President Trump tweeted Sunday evening — after oil prices soared following attacks on Saudi Arabia's oil infrastructure — that "there is reason to believe that we know the culprit, are locked and loaded depending on verification."

Between the lines: Trump's statement was an implicit threat to Iran, based on a tweet hours earlier from Secretary of State Mike Pompeo, who said "Iran has now launched an unprecedented attack on the world’s energy supply."

What he's saying: Moments later, Trump followed his comments up by tweeting, "The Fake News is saying that I am willing to meet with Iran, "No Conditions." That is an incorrect statement (as usual!)."

Flashback: In June, the president told NBC's "Meet The Press that he wanted to talk with Iran with "no preconditions."

  • A transcript posted to the State Department's website last week shows Secretary of State Mike Pompeo discussed on "Fox News Sunday" of the possibility of Trump meeting with Iranian President Hassan Rouhani. "He has said he’d meet with him with no preconditions," Pompeo said.
  • Treasury Secretary Steven Mnuchin said Thursday that Trump "has said he would sit down with Rouhani with no conditions," CNN reports.

The other side: Iran denied earlier Sunday U.S. accusations that it was behind the drone attacks, which targeted the world's largest oil processing facility at Abqaiq and a major oil field at Khurais in Saudi Arabia the previous day.

  • Iranian Foreign Minister Javad Zarif tweeted that "blaming Iran won't end the disaster" in Yemen and claimed the Trump administration's "maximum pressure" campaign that targeted Iran with sanctions had failed, accusing Pompeo of turning to turning to "max deceit" with his oil attacks accusation.
"Blaming Iran won't end disaster. Accepting our April '15 proposal to end war & begin talks may."
— Iranian Foreign Minister Javad Zarif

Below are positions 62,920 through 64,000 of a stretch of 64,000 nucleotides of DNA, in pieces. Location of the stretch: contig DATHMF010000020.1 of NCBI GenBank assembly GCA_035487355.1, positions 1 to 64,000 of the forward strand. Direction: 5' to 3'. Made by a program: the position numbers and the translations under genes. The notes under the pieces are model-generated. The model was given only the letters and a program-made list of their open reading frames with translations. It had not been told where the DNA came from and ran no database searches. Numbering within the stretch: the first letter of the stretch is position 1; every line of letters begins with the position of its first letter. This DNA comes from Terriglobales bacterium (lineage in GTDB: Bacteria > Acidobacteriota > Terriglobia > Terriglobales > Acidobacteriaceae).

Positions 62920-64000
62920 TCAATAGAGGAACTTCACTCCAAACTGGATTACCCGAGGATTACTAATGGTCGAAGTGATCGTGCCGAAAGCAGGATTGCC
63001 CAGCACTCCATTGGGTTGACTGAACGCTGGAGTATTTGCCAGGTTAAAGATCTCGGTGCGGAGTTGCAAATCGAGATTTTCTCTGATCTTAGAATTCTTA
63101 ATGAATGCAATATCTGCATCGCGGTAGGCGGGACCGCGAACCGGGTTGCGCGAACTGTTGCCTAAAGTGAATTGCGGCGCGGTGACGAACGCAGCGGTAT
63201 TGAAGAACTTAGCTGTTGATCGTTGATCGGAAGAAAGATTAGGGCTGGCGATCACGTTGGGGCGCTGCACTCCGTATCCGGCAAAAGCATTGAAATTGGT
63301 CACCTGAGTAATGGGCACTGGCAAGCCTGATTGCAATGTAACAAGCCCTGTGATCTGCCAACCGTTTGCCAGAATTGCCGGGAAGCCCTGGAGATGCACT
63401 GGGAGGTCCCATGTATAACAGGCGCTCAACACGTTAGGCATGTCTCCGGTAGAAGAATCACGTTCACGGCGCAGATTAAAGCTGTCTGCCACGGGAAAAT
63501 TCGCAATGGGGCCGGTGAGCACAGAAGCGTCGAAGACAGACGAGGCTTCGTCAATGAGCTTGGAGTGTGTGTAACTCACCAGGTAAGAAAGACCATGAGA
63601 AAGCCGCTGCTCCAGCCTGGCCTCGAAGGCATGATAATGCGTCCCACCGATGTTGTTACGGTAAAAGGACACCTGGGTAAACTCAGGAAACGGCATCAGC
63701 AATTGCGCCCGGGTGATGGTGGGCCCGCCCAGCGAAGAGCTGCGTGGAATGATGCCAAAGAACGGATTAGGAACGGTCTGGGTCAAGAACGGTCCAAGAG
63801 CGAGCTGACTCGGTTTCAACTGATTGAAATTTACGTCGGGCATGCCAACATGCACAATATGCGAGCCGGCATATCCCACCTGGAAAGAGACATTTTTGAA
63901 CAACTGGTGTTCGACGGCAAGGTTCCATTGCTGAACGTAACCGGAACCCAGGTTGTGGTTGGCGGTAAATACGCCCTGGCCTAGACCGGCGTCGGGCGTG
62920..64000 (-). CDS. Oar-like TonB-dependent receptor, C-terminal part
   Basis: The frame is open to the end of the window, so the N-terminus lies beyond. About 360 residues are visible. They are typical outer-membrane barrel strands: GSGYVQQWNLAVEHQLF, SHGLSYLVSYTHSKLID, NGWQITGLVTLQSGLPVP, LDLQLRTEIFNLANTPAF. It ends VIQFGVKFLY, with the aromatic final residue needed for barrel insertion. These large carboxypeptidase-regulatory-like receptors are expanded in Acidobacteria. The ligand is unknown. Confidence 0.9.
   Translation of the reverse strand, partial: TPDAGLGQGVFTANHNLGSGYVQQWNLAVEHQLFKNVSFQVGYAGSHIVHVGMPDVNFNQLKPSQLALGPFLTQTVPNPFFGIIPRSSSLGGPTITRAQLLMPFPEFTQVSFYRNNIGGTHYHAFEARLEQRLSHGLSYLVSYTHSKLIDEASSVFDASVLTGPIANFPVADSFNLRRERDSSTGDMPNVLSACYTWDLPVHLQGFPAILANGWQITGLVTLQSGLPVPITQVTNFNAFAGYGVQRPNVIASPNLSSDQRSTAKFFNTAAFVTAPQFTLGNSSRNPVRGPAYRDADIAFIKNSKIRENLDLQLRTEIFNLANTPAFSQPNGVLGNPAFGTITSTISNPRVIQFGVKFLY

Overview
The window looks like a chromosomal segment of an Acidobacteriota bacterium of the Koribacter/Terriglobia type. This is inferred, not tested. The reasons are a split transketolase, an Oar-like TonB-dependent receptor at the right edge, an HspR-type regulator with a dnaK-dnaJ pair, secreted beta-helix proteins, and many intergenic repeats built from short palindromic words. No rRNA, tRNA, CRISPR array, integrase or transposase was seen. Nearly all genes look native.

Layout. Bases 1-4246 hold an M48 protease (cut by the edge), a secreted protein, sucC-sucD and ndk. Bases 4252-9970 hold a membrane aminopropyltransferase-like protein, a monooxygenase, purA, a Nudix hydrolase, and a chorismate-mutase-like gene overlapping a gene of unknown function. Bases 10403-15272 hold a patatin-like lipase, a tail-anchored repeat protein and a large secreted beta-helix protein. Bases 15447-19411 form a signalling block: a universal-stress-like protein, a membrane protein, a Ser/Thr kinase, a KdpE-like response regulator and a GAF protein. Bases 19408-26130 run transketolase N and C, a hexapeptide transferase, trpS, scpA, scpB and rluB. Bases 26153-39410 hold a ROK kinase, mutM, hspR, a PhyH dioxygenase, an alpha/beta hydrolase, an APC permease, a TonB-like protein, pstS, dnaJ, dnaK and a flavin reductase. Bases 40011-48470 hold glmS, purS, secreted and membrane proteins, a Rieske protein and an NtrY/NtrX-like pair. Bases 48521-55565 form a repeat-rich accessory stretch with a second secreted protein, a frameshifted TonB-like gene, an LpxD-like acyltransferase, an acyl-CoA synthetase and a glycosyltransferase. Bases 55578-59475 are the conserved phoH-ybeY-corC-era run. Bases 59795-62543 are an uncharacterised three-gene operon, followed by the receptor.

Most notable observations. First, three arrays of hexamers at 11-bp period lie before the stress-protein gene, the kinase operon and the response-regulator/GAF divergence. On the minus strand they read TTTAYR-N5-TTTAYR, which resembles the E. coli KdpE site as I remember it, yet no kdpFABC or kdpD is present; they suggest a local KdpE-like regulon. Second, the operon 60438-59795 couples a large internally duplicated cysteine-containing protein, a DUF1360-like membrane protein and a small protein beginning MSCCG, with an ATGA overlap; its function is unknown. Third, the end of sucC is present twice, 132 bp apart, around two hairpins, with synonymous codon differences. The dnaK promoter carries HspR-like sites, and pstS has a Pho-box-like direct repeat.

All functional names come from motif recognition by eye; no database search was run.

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Coronavirus dashboard

Illustration: Sarah Grillo/Axios

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The positions of key GOP senators on replacing Ruth Bader Ginsburg

Senate Majority Leader Mitch McConnell talks to reporters on Capitol Hill last Thursday. Photo: Chip Somodevilla/Getty Images

With President Trump planning to nominate his third Supreme Court justice nominee by next week, key Republican senators are indicating their stance on replacing the late Justice Ruth Bader Ginsburg just over six weeks out from Election Day.

The big picture: Senate Majority Leader Mitch McConnell (Ky.) has vowed that "Trump’s nominee will receive a vote on the floor of the United States Senate." But Sen. Lisa Murkowski (Alaska) told Alaska Public Media, "I would not vote to confirm a Supreme Court nominee. We are 50 some days away from an election."

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ActBlue collects a record $91 million in hours after Ginsburg's death

A makeshift memorial in honor of Justice Ruth Bader Ginsburg in front of the U.S. Supreme Court on Sept. 19. Photo: Samuel Corum/Getty Images

ActBlue received a record $91.4 million in the 28 hours following Supreme Court Justice Ruth Bader Ginsburg's death, the Democratic donation-processing site confirmed to Axios late Saturday.

Why it matters via the New York Times: "The unprecedented outpouring shows the power of a looming Supreme Court confirmation fight to motivate Democratic donors."